October 30, 2020

Janet Asper: In Her Element

Department of Chemistry Chair and Professor Janet Asper

Department of Chemistry Chair and Professor Janet Asper

When Janet Asper took over as chair of UMW’s Department of Chemistry earlier this year, she knew she’d have a big job. What she didn’t expect was the onslaught of emails.

“As a professor, I could catch up on email in 10 minutes,” said Asper, who earned a Ph.D. in chemistry from the University of Pittsburgh and bachelor’s degrees in chemistry and zoology from Ohio University. “Now, it takes me an hour to work through all my correspondence.”

Screen-time has increased for everyone during the pandemic, said Asper, admitting that video games have kept her three children occupied while she navigates her new role and readies herself and her colleagues to teach courses both online and in the classroom this fall.

But for future scientists and educators, hands-on learning is particularly important, Asper said. That’s why she and her fellow faculty members are figuring out ways to maximize opportunities for students to work in the state-of-the-art labs in the recently renovated Jepson Science Center, while still observing social distancing measures.

“We’ve enjoyed discussing which lab skills are the most critical to teach,” she said, “as well as coming up with remote lab activities students can do from their residence halls or homes.”

As UMW prepares to resume classes next month, Asper is looking to the wisdom she received from Professor Emeritus Charlie Sharpless, with whom she worked for over a decade, and Leanna Giancarlo, who served as chair from 2009-2015, and as interim chair before Asper stepped into the role.

“Leanna taught me the value of transparency and overcommunication,” Asper said. “Charlie encouraged me to take time and think things through when responding to important questions.”

 

Chemistry Chair and Professor Janet Asper helps several students during a previous semester. She and her colleagues are coming up with ways for students to do the hands-on learning that is critical to the sciences, while also observing social distancing measures.

Chemistry Chair and Professor Janet Asper helps several students during a previous semester. She and her colleagues are coming up with ways for students to do the hands-on learning that is critical to the sciences, while also observing social distancing measures.

Q: What’s the most rewarding part of your job?
A: The students, of course! I love when our alumni tell us that the skills we taught them helped them get a job or earn a promotion.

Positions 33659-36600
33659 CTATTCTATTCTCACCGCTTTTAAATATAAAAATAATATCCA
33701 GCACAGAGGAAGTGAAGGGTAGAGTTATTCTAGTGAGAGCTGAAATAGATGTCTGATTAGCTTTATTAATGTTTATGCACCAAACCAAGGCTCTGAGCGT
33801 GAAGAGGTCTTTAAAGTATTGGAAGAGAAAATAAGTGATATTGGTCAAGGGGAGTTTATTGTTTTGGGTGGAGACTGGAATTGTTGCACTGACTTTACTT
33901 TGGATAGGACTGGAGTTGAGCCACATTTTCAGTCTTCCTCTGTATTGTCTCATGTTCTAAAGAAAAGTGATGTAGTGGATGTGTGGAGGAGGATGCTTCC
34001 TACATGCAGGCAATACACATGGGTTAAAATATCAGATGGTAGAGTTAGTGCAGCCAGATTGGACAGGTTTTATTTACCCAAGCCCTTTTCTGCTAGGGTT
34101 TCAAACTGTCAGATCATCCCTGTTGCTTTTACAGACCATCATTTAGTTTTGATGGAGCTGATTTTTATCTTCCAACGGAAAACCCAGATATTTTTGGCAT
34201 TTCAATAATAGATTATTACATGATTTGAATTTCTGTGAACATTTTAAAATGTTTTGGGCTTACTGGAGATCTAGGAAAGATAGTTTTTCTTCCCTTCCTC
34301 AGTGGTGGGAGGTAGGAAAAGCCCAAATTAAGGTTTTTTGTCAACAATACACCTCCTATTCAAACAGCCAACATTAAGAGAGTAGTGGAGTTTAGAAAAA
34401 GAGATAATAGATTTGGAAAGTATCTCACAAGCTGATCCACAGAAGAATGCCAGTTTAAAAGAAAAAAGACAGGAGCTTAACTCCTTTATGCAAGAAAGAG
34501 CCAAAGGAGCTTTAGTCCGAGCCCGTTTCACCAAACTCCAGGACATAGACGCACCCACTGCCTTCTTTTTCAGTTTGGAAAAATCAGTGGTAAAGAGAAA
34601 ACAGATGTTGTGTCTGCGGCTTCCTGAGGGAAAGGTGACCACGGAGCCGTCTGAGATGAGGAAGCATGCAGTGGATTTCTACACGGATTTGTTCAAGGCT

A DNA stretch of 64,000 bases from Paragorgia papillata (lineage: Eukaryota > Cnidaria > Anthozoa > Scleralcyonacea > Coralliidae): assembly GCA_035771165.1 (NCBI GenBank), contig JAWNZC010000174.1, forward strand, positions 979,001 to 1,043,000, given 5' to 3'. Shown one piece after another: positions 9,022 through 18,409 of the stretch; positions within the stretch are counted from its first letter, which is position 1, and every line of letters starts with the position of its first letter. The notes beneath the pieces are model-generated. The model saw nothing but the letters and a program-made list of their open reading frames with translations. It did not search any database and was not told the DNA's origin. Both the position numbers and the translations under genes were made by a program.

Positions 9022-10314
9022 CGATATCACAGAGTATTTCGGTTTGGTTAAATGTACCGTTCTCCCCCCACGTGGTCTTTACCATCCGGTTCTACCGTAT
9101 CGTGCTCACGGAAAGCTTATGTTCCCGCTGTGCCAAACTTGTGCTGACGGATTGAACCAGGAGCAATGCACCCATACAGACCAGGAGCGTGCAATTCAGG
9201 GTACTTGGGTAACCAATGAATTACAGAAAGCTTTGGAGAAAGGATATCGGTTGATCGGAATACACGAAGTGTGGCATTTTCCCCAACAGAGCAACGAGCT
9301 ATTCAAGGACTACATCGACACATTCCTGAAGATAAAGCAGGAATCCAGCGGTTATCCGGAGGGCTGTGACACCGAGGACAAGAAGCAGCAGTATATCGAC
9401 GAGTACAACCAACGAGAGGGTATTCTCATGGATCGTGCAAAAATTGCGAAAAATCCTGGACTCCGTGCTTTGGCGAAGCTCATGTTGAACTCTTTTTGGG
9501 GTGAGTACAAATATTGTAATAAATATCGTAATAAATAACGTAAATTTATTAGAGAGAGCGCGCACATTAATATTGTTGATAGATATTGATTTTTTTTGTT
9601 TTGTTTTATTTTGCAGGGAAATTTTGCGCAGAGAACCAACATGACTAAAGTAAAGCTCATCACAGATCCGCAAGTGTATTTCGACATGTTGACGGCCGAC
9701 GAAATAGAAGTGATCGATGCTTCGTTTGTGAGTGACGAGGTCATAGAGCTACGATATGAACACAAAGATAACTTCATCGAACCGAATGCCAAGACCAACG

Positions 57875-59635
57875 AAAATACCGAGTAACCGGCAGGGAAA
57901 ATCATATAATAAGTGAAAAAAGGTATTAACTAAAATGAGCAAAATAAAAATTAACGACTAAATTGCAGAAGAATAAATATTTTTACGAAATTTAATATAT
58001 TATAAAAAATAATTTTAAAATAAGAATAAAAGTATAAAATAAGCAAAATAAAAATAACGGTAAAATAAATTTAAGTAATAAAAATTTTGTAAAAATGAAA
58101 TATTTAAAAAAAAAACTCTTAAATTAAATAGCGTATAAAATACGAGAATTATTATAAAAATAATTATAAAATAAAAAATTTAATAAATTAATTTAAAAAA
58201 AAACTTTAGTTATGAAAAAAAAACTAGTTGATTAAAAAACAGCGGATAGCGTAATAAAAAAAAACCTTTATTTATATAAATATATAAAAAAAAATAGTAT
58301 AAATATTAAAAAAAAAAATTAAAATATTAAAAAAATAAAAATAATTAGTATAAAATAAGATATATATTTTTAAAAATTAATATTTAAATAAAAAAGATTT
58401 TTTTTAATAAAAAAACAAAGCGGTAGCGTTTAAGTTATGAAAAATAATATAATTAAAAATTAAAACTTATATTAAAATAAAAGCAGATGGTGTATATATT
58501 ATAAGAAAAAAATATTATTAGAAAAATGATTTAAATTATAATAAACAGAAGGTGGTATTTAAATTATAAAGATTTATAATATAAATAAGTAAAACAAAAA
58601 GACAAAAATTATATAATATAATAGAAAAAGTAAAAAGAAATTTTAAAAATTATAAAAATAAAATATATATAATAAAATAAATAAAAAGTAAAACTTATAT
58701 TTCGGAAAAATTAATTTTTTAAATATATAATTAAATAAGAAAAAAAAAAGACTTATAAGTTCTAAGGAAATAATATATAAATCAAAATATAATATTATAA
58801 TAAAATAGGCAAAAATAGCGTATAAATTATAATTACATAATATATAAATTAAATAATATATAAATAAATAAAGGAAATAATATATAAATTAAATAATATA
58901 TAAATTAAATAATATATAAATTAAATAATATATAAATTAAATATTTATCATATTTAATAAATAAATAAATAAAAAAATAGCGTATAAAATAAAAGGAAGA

Q: The most challenging?
A: Channeling my enthusiasm and crazy ideas, and making sure I’m listening to everyone involved so I can see the bigger picture.

Q: What do you miss most about being on the Mary Washington campus?
A: I’ve actually been going to UMW once a week to maintain my equipment and work in my office for a few hours. I miss my colleagues, my students and getting to work in the lab with my equipment.

Q: Have there been any silver linings to this COVID cloud?
A: Getting to spend so much time with my family.

Q: What would people be surprised to learn about you?
A: A lot of people do know this, but I’m adopted, and I found my biological family in 2015 when Ohio changed the law allowing adult adoptees to request their original birth certificates.

Q: What’s your motto?
A: Love all, trust a few, do wrong to none.

 

Charlie Sharpless Bio

Professor Emeritus Charlie Sharpless (back row, second from right) with his colleagues and students. Sharpless retired from UMW earlier this spring.

Professor Emeritus Charlie Sharpless (back row, second from right) with his colleagues and students. Sharpless retired from UMW earlier this spring.

The Department of Chemistry this spring said farewell to former Chair and Professor of Chemistry Charlie Sharpless after 16 years of teaching, student mentoring, research and leadership at Mary Washington.

Sharpless arrived in fall 2004 as an assistant professor, bringing his expertise in environmental photochemistry and a commitment to involving students in research projects.

Over the years he engaged and challenged students to think critically, develop strong study skills and learn independently, Professor of Chemistry Kelli Slunt ’91 said in a faculty tribute. Sharpless implemented changes to the capstone senior seminar course to improve student understanding of chemical literature and help them better present their research topics.